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Why the RBI and the government are sparring

The real blame game began with the $2 billion PNB-Nirav Modi scam when the RBI was blamed for being a sleepy regulator while the fugitive perpetrated the fraud for 7 long years under its nose.

twitter-logoRajeev Dubey | October 30, 2018 | Updated 19:44 IST
Why the RBI and the government are sparring

India has witnessed innumerable spats between the country's banking regulator-the Reserve Bank of India-and the government of India. In recent memory, the Raghuram Rajan-Arun Jaitley and the Chidambaram-D Subbarao war of words have been the most prominent. But let's not forget the RN Malhotra-Rajiv Gandhi spat. The ongoing spat between Urjit Patel-Viral Acharya and finance minister Arun Jaitley, however, is unprecedented and has brought in the open the fractured relationship between the RBI and the government.

It began within months of the new Governor Urjit Patel taking charge at the RBI, when in November 2016 the prime minister demonetised the old Rs 500 and Rs 1000 notes. The RBI had to bear the brunt for the botched and awfully delayed execution of re-monetisation even though by all accounts the decision appears to have been thrust down its throat.

But the real blame game began with the $2 billion PNB-Nirav Modi scam when the RBI was blamed for being a sleepy regulator while the fugitive perpetrated the fraud for 7 long years under its nose and fled the country before he could be caught. The banking regulator tried to excuse itself by suggesting that it wasn't empowered enough to act against the banks. However, finance minister Arun Jaitley and deputy FM Shiv Pratap Shukla promptly hit back saying the RBI has enough powers to regulate banks, particularly the public sector banks. The Centre also rejected RBI's demand to remove its members from the boards of public sector banks.

Having been bitten twice, the RBI went into an overdrive and pre-emptive action in the sector. First it removed erring bank chiefs such as Shikha Sharma from Axis Bank and Rana Kapoor from Yes Bank allegedly for hidden NPAs and dodgy accounts and then ICICI Bank's Chanda Kochhar for alleged impropriety.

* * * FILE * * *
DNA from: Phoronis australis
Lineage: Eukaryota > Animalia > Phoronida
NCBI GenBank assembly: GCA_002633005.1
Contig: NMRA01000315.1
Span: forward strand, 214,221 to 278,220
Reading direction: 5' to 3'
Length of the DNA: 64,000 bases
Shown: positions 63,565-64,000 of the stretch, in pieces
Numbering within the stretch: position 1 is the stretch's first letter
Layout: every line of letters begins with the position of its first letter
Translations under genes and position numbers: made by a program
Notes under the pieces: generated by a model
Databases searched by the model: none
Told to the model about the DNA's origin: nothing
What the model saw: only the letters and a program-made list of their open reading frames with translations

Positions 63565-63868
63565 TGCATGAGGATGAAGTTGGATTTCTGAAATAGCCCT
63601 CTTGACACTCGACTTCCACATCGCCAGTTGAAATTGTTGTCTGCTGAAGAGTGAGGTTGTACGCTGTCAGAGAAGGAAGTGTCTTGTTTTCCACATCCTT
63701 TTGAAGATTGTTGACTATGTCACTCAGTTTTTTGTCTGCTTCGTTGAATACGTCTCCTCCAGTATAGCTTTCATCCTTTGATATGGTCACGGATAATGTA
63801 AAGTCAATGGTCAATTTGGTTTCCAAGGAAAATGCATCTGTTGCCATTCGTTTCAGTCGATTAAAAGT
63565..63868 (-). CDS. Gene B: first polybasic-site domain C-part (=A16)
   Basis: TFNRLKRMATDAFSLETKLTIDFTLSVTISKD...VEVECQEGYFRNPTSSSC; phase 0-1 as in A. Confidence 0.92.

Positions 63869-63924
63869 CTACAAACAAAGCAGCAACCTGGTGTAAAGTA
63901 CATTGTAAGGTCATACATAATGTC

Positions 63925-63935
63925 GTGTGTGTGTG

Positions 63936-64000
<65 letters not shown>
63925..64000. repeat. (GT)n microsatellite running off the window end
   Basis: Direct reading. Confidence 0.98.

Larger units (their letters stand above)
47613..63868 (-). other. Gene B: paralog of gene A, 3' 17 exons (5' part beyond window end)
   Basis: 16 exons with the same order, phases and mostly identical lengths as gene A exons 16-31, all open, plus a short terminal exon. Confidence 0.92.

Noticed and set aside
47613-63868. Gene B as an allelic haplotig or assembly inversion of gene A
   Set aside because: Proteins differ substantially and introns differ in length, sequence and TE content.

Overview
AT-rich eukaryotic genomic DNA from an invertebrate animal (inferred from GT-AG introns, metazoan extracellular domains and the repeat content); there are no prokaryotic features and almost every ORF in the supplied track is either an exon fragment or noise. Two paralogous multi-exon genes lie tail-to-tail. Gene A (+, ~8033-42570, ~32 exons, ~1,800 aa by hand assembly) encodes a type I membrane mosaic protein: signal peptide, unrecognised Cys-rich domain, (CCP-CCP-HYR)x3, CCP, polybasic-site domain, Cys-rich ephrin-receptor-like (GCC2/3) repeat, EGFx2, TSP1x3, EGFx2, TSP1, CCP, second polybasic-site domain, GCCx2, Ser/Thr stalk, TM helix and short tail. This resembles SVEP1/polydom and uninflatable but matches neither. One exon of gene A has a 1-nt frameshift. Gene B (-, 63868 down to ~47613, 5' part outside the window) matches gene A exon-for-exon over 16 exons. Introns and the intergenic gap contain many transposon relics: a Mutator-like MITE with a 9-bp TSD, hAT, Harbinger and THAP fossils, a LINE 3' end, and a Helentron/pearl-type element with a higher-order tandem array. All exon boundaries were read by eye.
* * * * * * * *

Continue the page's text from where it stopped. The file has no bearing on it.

But two actions are believed to have caught the government completely unaware. First, RBI's circular in February directed banks to acknowledge every loan delayed beyond the 90th day as a non-performing asset and provision for it. This alone raised India's NPAs by nearly 25 per cent to over Rs 10 lakh crore. Ruling party's opposition members tried to capitalise on the rising NPAs in the economy by suggesting the economy is in a mess. Roads minister Nitin Gadkari publicly criticised the move.

Second, RBI's decision to put 11 weakest banks under prompt corrective action (PCA) framework has barred them from lending and expanding their loan book. PCA also requires them to improve their finances by exiting non-core businesses to get back to profitability. But it is RBI's intransigence over the government's suggestions to relax the norms that has them sparring. If the RBI was acting on its own, would the government be left behind? The Centre's move to introduce Project Sashakt during the brief tenure of Piyush Goyal as the finance minister in Jaitley's leave of absence didn't go down well with the RBI. 'Sashakt' gave a long rope to non-performing assets providing them between 90-180 additional days before they could be brought before the insolvency and bankruptcy process the RBI is pushing so aggressively. It was considered an extra-constitutional provision to resolve bad assets since the process of dealing with them is already well laid out.

Also read: No, Dr Viral Acharya! The RBI is neither an independent nor an autonomous institution

The breakdown of trust and the turf war between the two came out yet again when the RBI representative put out a dissent note to Inter-Ministerial Committee for finalisation of amendments to the Payment & Settlement Systems Act, 2007. The Committee recommended setting up an independent Payments Regulator outside the ambit of the RBI. RBI saw it as an attack on its powers and an attempt to shrink its authority over the banking space. "Payment systems are a sub-set of currency which is regulated by the RBI. The overarching impact of Monetary policy on payment and settlement systems and vice versa provides support for regulation of payment systems to be with the monetary authority," the dissent note said.

Of late the two sides have also disagreed over the liquidity in the system. While the government believes RBI needs to infuse higher liquidity in the banking system to let NBFCs tide over an apparent financial crunch, the RBI believes there is enough liquidity in the system.

The trust deficit is evident in the unceremonious removal of Nachiket Mor from the board of RBI; surprise appointment of RSS ideologue S Gurumurthy to the board giving rise to allegations that Sangh may be infiltrating the regulator. Besides, the delay in filling the vacancies of the non-official directors (the 21-member board still has 3 vacancies).

It has now reached a breaking point with Viral Acharya's comments suggesting that the Centre is being myopic and playing a T20 match while the RBI is trying to play a test match. And even though the Centre seems to be in no mood to worsen the crisis by removing the Governor, especially with state and general elections round the corner, the crisis can only be resolved by sitting across the table. If it isn't, expect a crackdown once the general elections are over.

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